LITTLE ROCK — In a recent column, Mike Masterson reports on a talk by David Barton before the Arkansas African American GOP Caucus. The thrust seems to be that in the 19th Century the Democratic Party diverted our government from its initial opposition to slavery and then vigorously promoted the institution. Here are some of the column’s more obvious errors.
As an instance of the early republic’s hostility to slavery, he tells us that Congress abolished the “slave trade in the nation” in 1808. Congress ended only the importation of slaves, something the Constitution required by that year. The law did nothing to discourage the flourishing “slave trade in the nation.” If anything, it invigorated it by reducing the supply of human property and thus increasing its market value.
We also read that the Missouri Compromise in 1820 “reversed earlierabolition,” according to Masterson. Nope. While the government had forbid slavery in federal lands north of the Ohio River (and allowed it below it), the government had never advocated ending slavery. Nor had any party. Far from “allow[ing] slavery in much of the federal territory,” the Compromise forbid it in the vast majority of federally controlled lands, everything north of Arkansas to Canada and west to the continental divide. Masterson adds that “several states” were later admitted as slave states. Excepting Texas, admitted by resolution in 1845, only two were added before the Civil War, Arkansas and Florida. Meanwhile seven free states were admitted, six of them under Democratic administrations.
Masterson correctly describes the Fugitive Slave Act as stacked againstpersons claimed to be slaves and denying them basic legal rights. He is incorrect, however, in writing that that “Democrats passed it.” It was passed by a Democratic and Whig coalition, and its most visible advocate was the Whig Henry Clay. Masterson implies that the law was part of an effort to promote slavery as “congressional policy.” In fact it was part of the Compromise of 1850, which was far more favorable to the non-slave than to slave states. It abolished the slave trade in Washington, D.C. and admitted California as a free state. By that, Congress gave free states control of both its houses.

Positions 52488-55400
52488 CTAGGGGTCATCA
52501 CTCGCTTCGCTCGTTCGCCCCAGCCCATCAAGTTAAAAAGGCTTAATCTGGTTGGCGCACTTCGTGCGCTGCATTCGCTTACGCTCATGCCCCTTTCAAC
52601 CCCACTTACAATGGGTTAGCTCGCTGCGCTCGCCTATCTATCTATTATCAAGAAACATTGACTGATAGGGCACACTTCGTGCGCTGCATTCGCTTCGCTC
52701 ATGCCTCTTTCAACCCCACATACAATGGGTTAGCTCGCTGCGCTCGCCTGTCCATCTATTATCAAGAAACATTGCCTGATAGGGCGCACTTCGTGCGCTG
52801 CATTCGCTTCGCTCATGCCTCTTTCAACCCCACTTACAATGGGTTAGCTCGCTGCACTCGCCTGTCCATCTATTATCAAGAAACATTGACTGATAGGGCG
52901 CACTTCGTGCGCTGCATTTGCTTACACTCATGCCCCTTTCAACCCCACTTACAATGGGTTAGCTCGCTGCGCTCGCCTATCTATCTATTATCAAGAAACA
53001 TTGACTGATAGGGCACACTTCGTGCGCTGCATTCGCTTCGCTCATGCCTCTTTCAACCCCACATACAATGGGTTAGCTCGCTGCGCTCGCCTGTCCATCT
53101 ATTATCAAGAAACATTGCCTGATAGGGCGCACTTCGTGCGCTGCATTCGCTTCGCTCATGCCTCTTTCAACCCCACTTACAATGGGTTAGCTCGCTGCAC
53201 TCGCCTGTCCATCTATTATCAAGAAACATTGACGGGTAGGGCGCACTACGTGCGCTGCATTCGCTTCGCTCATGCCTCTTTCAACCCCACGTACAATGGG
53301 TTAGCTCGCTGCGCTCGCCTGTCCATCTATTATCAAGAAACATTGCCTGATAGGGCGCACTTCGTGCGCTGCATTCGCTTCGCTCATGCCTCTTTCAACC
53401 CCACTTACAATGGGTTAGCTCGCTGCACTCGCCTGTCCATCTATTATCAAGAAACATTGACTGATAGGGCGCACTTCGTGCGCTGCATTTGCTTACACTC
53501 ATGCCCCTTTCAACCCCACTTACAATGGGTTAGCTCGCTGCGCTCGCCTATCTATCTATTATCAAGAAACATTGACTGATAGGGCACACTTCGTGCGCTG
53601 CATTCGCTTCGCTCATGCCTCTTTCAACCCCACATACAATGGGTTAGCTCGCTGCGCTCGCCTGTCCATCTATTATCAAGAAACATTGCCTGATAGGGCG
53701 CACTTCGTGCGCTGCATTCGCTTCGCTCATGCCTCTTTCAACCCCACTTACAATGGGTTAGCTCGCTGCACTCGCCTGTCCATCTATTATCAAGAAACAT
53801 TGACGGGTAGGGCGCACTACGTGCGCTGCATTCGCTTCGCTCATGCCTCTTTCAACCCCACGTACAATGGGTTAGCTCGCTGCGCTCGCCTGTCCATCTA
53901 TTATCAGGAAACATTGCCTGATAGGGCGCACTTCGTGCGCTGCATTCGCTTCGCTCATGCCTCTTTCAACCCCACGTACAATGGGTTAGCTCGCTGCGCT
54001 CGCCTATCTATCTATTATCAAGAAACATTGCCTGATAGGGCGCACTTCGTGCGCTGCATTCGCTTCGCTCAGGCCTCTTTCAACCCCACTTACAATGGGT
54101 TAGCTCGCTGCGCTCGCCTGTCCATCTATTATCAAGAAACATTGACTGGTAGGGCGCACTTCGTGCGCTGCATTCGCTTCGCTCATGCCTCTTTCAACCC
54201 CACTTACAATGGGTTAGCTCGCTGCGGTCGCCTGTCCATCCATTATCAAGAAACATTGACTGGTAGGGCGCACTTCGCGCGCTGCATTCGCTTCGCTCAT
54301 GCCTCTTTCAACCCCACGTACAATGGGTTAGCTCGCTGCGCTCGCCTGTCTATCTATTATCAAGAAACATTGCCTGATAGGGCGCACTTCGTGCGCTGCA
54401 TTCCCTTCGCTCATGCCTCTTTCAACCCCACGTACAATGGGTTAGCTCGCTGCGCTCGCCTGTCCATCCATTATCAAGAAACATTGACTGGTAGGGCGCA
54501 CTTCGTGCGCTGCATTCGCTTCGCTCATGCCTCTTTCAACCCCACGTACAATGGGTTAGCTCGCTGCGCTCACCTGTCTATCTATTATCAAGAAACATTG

The Kansas-Nebraska Act of 1854, we read, “expanded the reach of slavery into the federal territories.” It did not. It allowed the territories of Kansas and Nebraska to decide whether they would be slave or free. Both chose to exclude slavery. It did, as he writes, lead to the formation of the Republican Party, but the party wasnot “primarily to oppose slavery.” It opposed the expansion of slavery and did not advocate ending it anywhere that it currently existed.
Masterson goes on to write that the Republican platform of 1860 “called for the abolition of slavery.” It did not. It opposed slavery expansion, but if the Republicans had magically enacted every proposal in their platform, not a single slave would have been freed. We read also that in 1860 both northern and southern Democrats “supported slavery.” If by that he means they did not advocate ending it in the South, the same was true of Republicans.
Beside the mangled facts, there are errors of omission. Early on, the Republicans were undeniably the more sympathetic to African Americans, and once blacks got the vote, they overwhelmingly supported the GOP. Masterson does not note, however, that Republicans almost wholly abandoned the interests of formerslaves, and in the 1930s, when Franklin Roosevelt and the Democrats found it useful in the 1930s to step up on their behalf, most African Americans switched parties. To imply that the Republicans since then have been the friendlier party toward blacks is preposterous.
The majority of the “historical truths” in Masterson’s column are, to borrow his own opening words about what he has been taught, “incomplete, inadequate and just plain wrong.” I am not suggesting that in his talk David Barton was in error on anything. It would be irresponsible to do so without a clear account of what he said. Before writing about what was supposedly said, that is, I would have to check facts. Mike Masterson ought to give that a try.
Elliott West is a Distinguished Professor of History at the University of Arkansas at Fayetteville.